• Search our blog for chocolate cake and chocolate frosting recipes to make these Rocky Road cake truffles.

Rocky Road Cake

Rocky Road Cake

June 2: National Rocky Road Day

On a hot, summer day, eating Rocky Road ice cream is a cool choice. But lactose intolerant Islander feels it is “safer on her system” to eat a slice of Rocky Road cake because the dairy content in it is less than in Rocky Road ice cream (although there is a little bit of cream used in the chocolate frosting). The cake is also less likely to melt when sharing it with others at summer socials.

Rocky Road cake is easy to make, and the textured topping give this decadent dessert a “wow factor”. Instead of the ice cream flavor, try Rocky Road cake to celebrate the summer season as well as observe National Rocky Road Day.

Recipe

Ingredients

Directions

Bake the chocolate fudge sheet cake in a 9×13” pan. Cool completely. Make the chocolate frosting by melting 10 ounces of chocolate squares, stirring in a half cup of heavy whipping cream and incorporating 1 ½ cups of sliced butter pieces until smooth and well blended.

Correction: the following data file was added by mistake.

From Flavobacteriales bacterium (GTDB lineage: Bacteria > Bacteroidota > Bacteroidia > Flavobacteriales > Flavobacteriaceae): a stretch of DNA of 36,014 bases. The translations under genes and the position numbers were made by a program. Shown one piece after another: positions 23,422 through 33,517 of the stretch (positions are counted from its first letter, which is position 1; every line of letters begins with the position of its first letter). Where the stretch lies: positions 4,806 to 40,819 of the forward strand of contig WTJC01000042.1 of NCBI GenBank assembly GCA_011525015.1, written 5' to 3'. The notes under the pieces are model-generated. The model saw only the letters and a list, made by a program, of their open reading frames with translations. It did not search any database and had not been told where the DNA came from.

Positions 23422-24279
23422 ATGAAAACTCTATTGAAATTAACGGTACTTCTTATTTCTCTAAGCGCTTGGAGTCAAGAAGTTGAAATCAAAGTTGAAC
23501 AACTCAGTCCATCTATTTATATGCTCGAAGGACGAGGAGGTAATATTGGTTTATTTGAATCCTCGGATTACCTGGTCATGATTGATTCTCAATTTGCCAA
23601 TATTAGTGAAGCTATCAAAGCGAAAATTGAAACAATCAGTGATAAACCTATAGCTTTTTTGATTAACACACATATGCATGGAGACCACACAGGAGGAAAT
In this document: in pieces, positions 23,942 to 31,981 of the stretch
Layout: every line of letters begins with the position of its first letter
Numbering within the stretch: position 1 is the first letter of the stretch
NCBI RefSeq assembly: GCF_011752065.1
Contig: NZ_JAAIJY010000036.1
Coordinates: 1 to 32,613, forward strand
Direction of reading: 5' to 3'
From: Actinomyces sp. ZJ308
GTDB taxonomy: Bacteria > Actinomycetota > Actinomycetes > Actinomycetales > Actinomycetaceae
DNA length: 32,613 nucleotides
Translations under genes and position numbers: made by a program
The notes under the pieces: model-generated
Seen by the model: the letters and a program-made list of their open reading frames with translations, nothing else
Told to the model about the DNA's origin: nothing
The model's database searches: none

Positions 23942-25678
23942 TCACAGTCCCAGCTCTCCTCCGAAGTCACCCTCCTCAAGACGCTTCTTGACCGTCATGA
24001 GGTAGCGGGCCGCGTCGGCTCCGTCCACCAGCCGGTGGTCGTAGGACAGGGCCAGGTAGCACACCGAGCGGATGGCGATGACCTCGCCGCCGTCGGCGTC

Rocky Road Cake

Allow the frosting to cool for a spreadable consistency (several hours at room temperature or 15-30 minutes in the refrigerator). Stir before spreading on the top and sides of the cake. Pipe decorative shell borders on the top and bottom edges of the cake (optional).

Rocky Road Cake

Sprinkle mini marshmallows randomly on top of the cake. Chop the walnuts roughly and toast them in a small skillet over medium high heat for about five minutes, being careful not to burn the nuts. Cool and scatter them on top of the cake, filling in the gaps between the marshmallows.

Rocky Road Cake

Melt chocolate candy wafers/chips. Put the melted chocolate in a piping bag with a small round tip (or fill a plastic zipper top bag and cut a small hole). Drizzle over the top of the cake. Let set. Slice the cake into 24 squares and serve.

Rocky Road Cake

Notes

Lemon Chicken

Lemon Chicken

June: National Lemon Month